March 17, 2017 by David Hagelgans
“Kong: Skull Island” is a standout from similar movies in its genre for several reasons: not only was it unafraid to take risks, but it also wasn’t afraid to have fun. In his silver screen debut director Jordan Vogt-Roberts assembled an all-star cast including Tom Hiddleston, John C. Riley, Brie Larson and Samuel L. Jackson to put together the beginning of what will be a “King Kong” franchise.
The movie opens with Bill Ronda (John Goodman) and Corey Hawkins (Houston Brooks) of Monarch asking the government for money to fund an expedition to a previously uncharted island in the South Pacific. They are immediately dismissed as they are known to go on “ghost hunts,” until they reveal that in a few days Russian satellites will have the same images and will beat the United States to this mysterious island — and what red-blooded American would pass an opportunity to beat the Russians?
Their expedition will be led by Preston Packard (Jackson) and his helicopter team who have been assigned only a day before leaving Vietnam (the only way soldiers are ever assigned to dangerous tasks). Before setting sail from Vietnam, an expert tracker, James Conrad (Hiddleston), and the best photographer in Vietnam, Mason Weaver (Larson), join the crew.
It is clear the mission is not to just explore the island, but that Ronda and Hawkins are looking for something. Upon flying to the island the explorers find themselves hovering face to face with the great ape. After engaging, Kong has downed the team all over the island and they will have three days to regroup and make it to the north of the island before they can be rescued.
If “Skull Island” could only be commended for one aspect, it would be its set pieces. From the first encounter with Kong until the final showdown, every fight carried a sense of importance, uniqueness and danger. There was no doubt that the island carried with it real dangers and that Packard and his men were always outmatched and outgunned when trying to protect the team of adventurers and scientists. Every action scene brought with it a new and memorable moment and these moments never felt misplaced or stagnant.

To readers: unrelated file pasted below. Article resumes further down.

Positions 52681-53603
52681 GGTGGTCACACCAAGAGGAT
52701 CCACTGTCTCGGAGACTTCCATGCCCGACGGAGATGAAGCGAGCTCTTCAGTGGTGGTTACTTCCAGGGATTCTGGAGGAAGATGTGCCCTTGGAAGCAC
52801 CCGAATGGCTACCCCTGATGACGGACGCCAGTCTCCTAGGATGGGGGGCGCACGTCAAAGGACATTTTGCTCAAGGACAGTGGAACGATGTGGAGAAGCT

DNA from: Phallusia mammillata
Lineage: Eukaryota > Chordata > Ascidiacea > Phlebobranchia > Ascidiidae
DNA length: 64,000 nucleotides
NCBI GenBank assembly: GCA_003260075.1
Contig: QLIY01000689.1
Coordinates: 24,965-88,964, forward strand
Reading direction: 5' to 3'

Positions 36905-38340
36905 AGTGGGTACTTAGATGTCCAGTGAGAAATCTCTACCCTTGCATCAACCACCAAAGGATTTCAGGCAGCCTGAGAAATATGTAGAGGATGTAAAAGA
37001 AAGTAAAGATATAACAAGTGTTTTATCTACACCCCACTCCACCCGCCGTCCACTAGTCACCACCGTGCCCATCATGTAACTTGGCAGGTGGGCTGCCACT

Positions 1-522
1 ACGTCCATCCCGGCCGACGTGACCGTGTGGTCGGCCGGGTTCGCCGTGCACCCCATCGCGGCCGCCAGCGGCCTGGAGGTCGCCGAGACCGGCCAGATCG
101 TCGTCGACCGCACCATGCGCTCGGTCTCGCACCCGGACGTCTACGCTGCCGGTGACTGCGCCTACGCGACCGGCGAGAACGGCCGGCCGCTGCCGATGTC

A part of what made this work so well was that the CGI was rarely a factor in the film. Not to say the movie was almost entirely CGI monsters, but rather that the CGI in the movie was almost never overbearing. When you spend the majority of the movie focused on the computer generated aspects it’s easy to lose interest (an issue that notoriously plagued the “Star Wars” prequels). In the case of “Kong: Skull Island” I think the movie benefited from practical set design such as the giant graveyard, to immerse the audience before revealing any kind of CGI encounters.
As I have mentioned before, this movie was not lacking star power in any way and if anything, this was the movie’s most glaring issue. With a cast this large it was easy to underdevelop so many of their story lines. There was almost no character development anywhere in the movie and leaving the theater, I am not sure if I remembered a single character’s name.
Any time spent with a character was immediately overshadowed by action in the next scene. Although keeping the focus on Kong may have been regarded as a high priority, after the overwhelming majority of “Godzilla,” a movie by the same studio, was spent with the world’s most boring family rather than the world’s coolest lizard.
The writers of “Kong: Skull Island” had a monster of a problem facing them when writing began: how to make a movie about King Kong where he doesn’t go to New York. Most moviegoers are familiar with the classic tale first created in 1933’s “King Kong,” but if this new Kong was to go on to fight Godzilla in a later film he couldn’t go to New York now. The idea of focusing this movie on the island and the team’s discoveries there was a clever and entertaining rewrite. Especially considering 2005’s “King Kong” lost most of its steam once they left the island.
This movie really had two main goals: fix the complaints made about 2014’s “Godzilla” and get audiences ready for these monsters to meet on the big screen. All things considered I think “Kong: Skull Island” did both extremely well. If you enjoy any type of action or would love to see Tom Hiddleston wield a wakizashi sword, absolutely go see this movie.